This ECG was obtained from a 78-year-old woman who had been experiencing intermittant chest pain for two days. When she finally presented to the Emergency Department, her ECG showed ST elevation in the inferior leads II, III, and aVF. She also has ST depression in I and aVL, which represents reciprocal changes seen in the high lateral leads, which are opposite the inferior wall. In addition, V1 and V2 show some ST depression, with early transition of the R waves (taller than normal for V2 and V3). This is a common finding in IWMI, and indicates posterior wall involvement. The injury is continuous from the inferior wall of the left ventricle, up the posterior wall, because both were supplied in this case by the right coronary artery.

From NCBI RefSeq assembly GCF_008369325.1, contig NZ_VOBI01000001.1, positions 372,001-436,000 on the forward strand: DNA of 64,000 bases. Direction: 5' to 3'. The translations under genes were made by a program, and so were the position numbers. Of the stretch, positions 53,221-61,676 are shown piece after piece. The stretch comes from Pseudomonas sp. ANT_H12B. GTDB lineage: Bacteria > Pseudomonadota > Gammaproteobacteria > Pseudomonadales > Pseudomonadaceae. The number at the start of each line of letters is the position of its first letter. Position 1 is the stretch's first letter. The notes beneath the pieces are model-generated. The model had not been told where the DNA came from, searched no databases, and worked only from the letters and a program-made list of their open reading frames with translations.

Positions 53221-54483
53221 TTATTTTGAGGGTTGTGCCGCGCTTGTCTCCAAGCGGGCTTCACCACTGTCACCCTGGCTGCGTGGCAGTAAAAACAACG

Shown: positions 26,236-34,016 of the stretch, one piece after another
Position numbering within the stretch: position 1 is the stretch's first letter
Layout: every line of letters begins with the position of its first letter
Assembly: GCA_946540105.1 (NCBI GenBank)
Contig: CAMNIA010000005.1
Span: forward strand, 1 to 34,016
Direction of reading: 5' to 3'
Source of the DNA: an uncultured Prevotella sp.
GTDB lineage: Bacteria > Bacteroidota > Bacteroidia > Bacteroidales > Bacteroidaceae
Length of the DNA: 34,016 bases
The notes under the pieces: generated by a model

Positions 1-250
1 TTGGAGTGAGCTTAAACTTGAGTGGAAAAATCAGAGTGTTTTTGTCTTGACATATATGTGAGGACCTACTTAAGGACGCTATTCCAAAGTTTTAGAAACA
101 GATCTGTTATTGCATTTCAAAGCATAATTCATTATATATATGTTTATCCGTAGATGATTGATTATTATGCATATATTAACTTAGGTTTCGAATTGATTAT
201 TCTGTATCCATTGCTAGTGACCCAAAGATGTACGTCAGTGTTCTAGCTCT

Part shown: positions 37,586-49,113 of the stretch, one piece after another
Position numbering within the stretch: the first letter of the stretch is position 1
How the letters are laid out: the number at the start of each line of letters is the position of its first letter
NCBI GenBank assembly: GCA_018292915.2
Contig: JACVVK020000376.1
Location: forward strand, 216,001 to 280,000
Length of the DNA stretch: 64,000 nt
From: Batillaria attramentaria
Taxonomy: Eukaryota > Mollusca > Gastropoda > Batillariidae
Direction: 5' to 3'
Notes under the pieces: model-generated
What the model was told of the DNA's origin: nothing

This ECG has three rhythm strips. The more rhythm strips you have, the easier it is to determine the rhythm. In this case, the rhythm is normal sinus rhythm. But the extra rhythm strips would allow you to compare P wave morphology in three views if the rhythm was in question. Instructors: ask your students what they think about this rate (78 per minute) in the setting of acute M.I. Is it within normal range? Is it optimal for the injured heart? Another good point to bring up is the use of additional right-side leads to assess the right ventricle. V3R and V4R can be very useful in determining whether right ventricular M.I. is also present. Some practitioners skip this step and evaluate the RV using echocardiography. In the emergency setting, however, it can be very helpful to know the condition of the RV. RVMI is always a possiblity in RCA occlusion, and RVMI can increase mortality significantly. BP must be protected, since the injured right ventricle is very dependent on preload to function adequately as a pump, providing preload for the left side of the heart.
This patient was lost to followup.